Cluj Napoca


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Around two Weeks after returning from Moscow and my naming as the new Head of the Academic Writing Office in Sechenov Medical University, I was off again, and this time my destination was Cluj Napoca in Transylvania, Rumania. Just as many believe that Spain is only flamenco singers and bullfighters, many believe that Transylvania is Count Dracula. However, I have found it to be a fascinating melting pot of cultures, good cuisine, with very welcoming people, eager to teach, and learn. So, when invited to participate in Medicalis, I readily accepted.

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The University of Medicine and Pharmacy at Cluj Napoca held the 17th edition of Medicalis, an International Congress for Medical students and Young Health Professionals, and the organising committee led by Iulia Jurca, responsible for lectures and oral presentations invited me to make an hour presentation on a topic of my choice. This invitation was a suggestion from colleagues at the Department of Foreign Languages, led by Oana Muresan, who I had met at a conference the year before in another city in Rumania. I was extremely happy to be able to represent Sechenov for the first time so soon after signing up as the first foreign staff member, and I was also interested to be the only non-medical plenary speaker.

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Cluj Medical University is the oldest medical education institution in Transylvania, and some say the best in Rumania. It is certainly up and coming, as there are many new buildings, along with a strong vitality both in the Medical University but also in the city in general, which I was told has been completely transformed in the last 10 years. You can certainly sense that; a small city with a population of 300,000 and a University student population of 100,000, a youthful and energetic “feel” to it, which made my whole weekend a very enjoyable and rewarding professional and personal experience. The Medical University is named after Professor Iuliu Hatieganu (1885-1959), an internal medicine expert, famous for his research work on tuberculosis. His quotation –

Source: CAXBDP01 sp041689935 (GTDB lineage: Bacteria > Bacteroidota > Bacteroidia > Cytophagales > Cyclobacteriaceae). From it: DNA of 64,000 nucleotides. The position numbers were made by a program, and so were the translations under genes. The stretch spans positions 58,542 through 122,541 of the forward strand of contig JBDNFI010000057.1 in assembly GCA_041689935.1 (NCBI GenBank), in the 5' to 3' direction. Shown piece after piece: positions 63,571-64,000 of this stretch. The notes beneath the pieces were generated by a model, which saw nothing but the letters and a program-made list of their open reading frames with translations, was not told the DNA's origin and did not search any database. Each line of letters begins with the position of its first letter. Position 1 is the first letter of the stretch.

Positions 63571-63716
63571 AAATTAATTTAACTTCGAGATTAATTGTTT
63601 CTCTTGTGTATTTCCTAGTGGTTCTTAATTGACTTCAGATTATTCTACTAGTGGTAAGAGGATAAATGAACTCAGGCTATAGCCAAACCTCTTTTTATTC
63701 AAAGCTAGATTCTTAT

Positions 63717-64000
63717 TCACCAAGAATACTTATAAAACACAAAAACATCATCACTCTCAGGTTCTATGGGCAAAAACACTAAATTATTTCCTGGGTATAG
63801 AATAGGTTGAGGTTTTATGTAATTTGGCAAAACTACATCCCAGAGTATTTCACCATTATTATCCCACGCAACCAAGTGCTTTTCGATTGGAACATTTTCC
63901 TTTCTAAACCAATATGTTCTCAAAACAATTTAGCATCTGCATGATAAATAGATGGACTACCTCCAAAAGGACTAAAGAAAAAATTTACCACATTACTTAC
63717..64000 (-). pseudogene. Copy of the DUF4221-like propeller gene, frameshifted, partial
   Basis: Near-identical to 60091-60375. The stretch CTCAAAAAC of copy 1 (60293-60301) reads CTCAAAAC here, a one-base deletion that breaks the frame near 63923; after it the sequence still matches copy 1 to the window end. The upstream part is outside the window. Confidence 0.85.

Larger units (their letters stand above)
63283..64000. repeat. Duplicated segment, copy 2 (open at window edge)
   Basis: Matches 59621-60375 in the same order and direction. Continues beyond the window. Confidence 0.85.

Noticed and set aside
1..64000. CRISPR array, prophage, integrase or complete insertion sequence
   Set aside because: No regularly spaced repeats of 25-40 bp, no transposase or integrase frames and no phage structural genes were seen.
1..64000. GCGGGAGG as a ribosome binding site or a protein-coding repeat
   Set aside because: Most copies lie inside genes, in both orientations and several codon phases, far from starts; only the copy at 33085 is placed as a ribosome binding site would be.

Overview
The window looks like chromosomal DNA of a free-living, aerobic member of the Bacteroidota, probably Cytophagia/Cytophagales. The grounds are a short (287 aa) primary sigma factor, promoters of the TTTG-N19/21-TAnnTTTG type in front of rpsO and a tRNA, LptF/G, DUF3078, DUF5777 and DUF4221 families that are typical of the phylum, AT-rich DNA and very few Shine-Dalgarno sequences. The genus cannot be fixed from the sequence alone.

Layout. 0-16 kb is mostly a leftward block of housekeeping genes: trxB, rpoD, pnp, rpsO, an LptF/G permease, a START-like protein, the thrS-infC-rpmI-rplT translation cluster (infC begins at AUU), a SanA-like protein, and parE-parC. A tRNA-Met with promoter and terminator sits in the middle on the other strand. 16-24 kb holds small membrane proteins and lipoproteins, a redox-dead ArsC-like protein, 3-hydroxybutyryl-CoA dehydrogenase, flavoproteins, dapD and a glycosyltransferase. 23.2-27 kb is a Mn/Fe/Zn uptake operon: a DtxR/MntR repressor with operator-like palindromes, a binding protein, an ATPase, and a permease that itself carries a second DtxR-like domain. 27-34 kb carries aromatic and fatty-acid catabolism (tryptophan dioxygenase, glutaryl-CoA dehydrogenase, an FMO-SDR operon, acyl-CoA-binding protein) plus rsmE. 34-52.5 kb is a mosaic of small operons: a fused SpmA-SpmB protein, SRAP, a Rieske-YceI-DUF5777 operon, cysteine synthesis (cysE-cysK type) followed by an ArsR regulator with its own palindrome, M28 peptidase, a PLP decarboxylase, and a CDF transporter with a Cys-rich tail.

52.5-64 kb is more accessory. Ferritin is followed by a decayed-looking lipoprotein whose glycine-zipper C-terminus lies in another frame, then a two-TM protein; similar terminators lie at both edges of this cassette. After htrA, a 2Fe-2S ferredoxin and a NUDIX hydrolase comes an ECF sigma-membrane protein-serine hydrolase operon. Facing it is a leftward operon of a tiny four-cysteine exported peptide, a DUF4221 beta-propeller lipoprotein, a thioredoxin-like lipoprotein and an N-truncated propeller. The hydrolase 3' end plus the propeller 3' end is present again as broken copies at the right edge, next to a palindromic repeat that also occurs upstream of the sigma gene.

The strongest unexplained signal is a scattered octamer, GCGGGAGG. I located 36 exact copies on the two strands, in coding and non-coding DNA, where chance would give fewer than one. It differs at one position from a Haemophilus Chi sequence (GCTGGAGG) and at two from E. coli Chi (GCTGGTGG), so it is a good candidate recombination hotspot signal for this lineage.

“In medicine, science and consciousness are nurtured by love of people” caught my attention for two reasons: first, it highlights my view that probably the most important thing in medical practice is the “humanities” and second, it reminded me of Professor Irina Markovina.

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I gave my talk “Introducing the Humanities into Medical Education and Medical English” to a crowded theatre of around eighty medical students from different years and different countries. I counted 8 nationalities, and they were surprised but intrigued and interested in my talk. I used texts from writers who are also doctors (a subject that fascinates me), and one clip from a film called “The Doctor” to introduce topics such as: is medicine an art? Is disease a democratising force? can you learn to give bad news? and how can you feel empathy for the patient? I did not expect to get the answers, as there is no one answer but I wanted to incite debate and raise awareness of how important this humanistic side to medicine will become as technology increases. I wanted the students to take home some ideas and questions with them, and judging by their response they did.

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I was also asked to give a workshop on “An Introduction to Academic writing”, and so the next day I gave a 2-hour workshop about the topic. I spoke about the importance of writing up your research work, the format of scientific papers, some aspects of good writing, and then made the students work in groups on three subjects: concision, clarity and simplicity. I was delighted by the students’ appreciation, enthusiasm and ideas. I ended my talk with Rudyard Kipling’s quotation from an after dinner speech to the Royal College of Surgeons of London in 1923: “Words are, of course, the most powerful drug used by mankind”. As important now as then; both for doctors and the layman.

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I hope to use my new post in Sechenov to be able to build links with the Cluj Napoca Medical University, and while discussing the new Office at the end of April Professor Markovina and I had an extremely productive and engaging meeting with the Vice Rector, Professor A. Svistunov, where, amongst other things, we discussed introducing English into the teaching process of the university, and particularly into clinical subjects, as part of the creation of the English Friendly Environment. Curiously enough, this sentiment was succinctly epitomized by a Rumanian Endocrinologist, Dr Bota, now working in Texas, USA who said:

“Do not teach English, teach in English”.

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  1. Fantastic, Jonathan! I enjoyed reading this post. I think you are doing a great job in not only introducing English as a scientific language, but also connecting it with the humanities and the empathy discourse. I look forward to reading more!!

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